[This is frequently and fully declared in the Holy Scriptures a

and though he be the poorest man upon earth, he is entitled to address his God under the endearing name of Father.] He is united to Christ

[He is united to him as a building to the foundation; as a wife to her husband"; as a branch to the vined; as a member to the body. There is no other union so close and intimate, except that which subsists between God the Father and the Lord Jesus': for he is not only one body with him, but one spirit also 8 : for Christ lives in him“, and is bis very life'.] a John i. 12. and iïi. 5. and 1 John ïïi. 1. b 1 Pet. ii. 4, 5. Eph. v. 32. Rev. xxi. 9.

d John xv. 1. Eph. v. 30. f John xvii. 21, 23. 8 1 Cor. vi. 17. h Gal. ij. 20. i Col. iji. 4.



The Holy Ghost also dwells in him

[He is a temple of the Holy Ghostk, who abides in him more manifestly and more effectually than in the whole universe besides: and so desirable a residence is his heart accounted by the Holy Spirit, that, in comparison of it, the temple of Solomon itself was held in utter contempt?.]

He is of the same family with all the glorified saints and angels

[There is but one family, whether in heaven or earth, of which Christ is the headm: and so far is he from being disowned by them, that there is not an angel before the throne that does not account it an honour to wait upon him, and to minister unto him”.]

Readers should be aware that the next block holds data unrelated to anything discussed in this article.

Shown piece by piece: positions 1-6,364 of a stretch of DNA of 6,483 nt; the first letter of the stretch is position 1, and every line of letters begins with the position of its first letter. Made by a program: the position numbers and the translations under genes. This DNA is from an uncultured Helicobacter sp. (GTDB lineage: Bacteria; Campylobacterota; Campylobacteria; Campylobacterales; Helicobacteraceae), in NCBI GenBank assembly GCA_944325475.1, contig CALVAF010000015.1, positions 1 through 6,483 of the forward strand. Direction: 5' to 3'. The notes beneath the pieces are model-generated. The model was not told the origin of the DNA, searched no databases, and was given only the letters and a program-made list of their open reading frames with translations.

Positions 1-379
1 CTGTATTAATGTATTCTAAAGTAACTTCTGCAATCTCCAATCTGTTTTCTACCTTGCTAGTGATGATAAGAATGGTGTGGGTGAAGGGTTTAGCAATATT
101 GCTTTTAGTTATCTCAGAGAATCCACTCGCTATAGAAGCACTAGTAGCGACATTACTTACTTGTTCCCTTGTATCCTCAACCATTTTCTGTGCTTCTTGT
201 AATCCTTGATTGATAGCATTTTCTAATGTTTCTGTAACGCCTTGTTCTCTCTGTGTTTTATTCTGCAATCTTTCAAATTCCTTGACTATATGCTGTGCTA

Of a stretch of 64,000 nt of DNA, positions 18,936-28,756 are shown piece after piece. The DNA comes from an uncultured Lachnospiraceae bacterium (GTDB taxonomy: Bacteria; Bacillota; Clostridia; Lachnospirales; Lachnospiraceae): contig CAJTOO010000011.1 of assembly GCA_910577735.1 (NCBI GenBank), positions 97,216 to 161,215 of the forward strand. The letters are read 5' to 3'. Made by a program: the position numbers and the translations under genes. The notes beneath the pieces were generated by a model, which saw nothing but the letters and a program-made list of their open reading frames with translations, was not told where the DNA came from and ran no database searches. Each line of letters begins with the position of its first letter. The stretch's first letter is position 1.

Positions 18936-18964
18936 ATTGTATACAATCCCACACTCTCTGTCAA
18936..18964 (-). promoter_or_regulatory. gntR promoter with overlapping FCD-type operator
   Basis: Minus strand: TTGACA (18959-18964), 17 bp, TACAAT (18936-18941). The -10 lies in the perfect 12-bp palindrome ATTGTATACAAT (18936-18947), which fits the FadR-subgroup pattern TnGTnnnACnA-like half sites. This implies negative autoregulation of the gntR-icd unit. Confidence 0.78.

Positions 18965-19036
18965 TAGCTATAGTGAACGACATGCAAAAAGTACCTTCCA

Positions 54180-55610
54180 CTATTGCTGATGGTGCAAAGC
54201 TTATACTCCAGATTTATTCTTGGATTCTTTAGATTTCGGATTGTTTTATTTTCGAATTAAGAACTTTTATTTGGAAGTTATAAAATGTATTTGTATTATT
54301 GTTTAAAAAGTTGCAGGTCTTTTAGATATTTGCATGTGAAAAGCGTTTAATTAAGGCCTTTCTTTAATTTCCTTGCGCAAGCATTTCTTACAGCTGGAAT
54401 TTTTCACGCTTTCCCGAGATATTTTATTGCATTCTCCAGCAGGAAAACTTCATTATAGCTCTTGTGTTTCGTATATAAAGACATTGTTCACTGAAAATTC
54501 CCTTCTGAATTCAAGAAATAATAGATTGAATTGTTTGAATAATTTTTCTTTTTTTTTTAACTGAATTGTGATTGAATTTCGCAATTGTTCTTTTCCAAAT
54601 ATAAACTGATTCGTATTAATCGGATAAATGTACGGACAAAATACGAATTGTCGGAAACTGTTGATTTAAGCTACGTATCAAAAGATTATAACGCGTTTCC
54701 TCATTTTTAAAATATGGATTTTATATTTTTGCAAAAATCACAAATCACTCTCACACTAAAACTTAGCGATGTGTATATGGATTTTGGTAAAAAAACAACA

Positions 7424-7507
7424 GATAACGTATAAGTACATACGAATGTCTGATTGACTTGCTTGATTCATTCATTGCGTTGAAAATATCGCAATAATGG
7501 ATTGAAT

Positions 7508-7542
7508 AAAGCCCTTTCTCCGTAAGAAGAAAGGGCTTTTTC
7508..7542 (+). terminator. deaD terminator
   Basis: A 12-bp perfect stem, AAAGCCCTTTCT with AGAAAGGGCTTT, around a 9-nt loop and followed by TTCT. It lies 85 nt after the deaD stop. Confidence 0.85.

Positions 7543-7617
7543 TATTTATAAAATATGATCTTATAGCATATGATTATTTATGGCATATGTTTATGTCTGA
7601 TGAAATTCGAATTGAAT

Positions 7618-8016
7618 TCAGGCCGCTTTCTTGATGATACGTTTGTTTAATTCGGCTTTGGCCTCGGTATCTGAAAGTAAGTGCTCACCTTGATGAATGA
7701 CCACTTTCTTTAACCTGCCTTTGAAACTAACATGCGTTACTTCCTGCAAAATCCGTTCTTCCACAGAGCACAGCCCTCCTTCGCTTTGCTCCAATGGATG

What does any worldly man possess, that can be compared with this?

[Whose child is he? “ A child of the wicked oneo:" as our Lord has said, “ Ye are of your father the devilp.” True it is, that in the last day the holy angels will minister to them also; but it will only be to "gather them together” from every part of the universe, and to “ bind them up in bundles," and to cast them headlong into the fire of hell 9. Tell me, then, to which of these the superior excellency belongs ?]

Let us trace this,
II. In his principles —

The righteous man is altogether under the influence of faith and love

[He looks for salvation solely through the blood and righteousness of the Lord Jesus Christ. He has no hope whatever, but in the redemption that is in Christ Jesus. As for any righteousness of his own, he utterly disclaims it. He knows, that if he were judged by the best act he ever performed, he must for ever perish. The way which God himself has provided for the salvation of sinners is that which he affects, and in which he glories: the language of his inmost soul is this, “ God forbid that I should glory, save in the cross of our Lord Jesus Christ, by whom (or by which) the world is crucified unto me, and I unto the world."

At the same time that he looks thus to be saved as a sinner, he labours to walk as a saint, and to “ adorn the doctrine of God his Saviour in all things." Nor is he impelled to this by any slavish fear of punishment: no: “ the love of Christ

k 1 Cor. vi. 19. 1 Isai. lxvi. 1, 2. m Eph. iii. 15. n Heb. i. 14.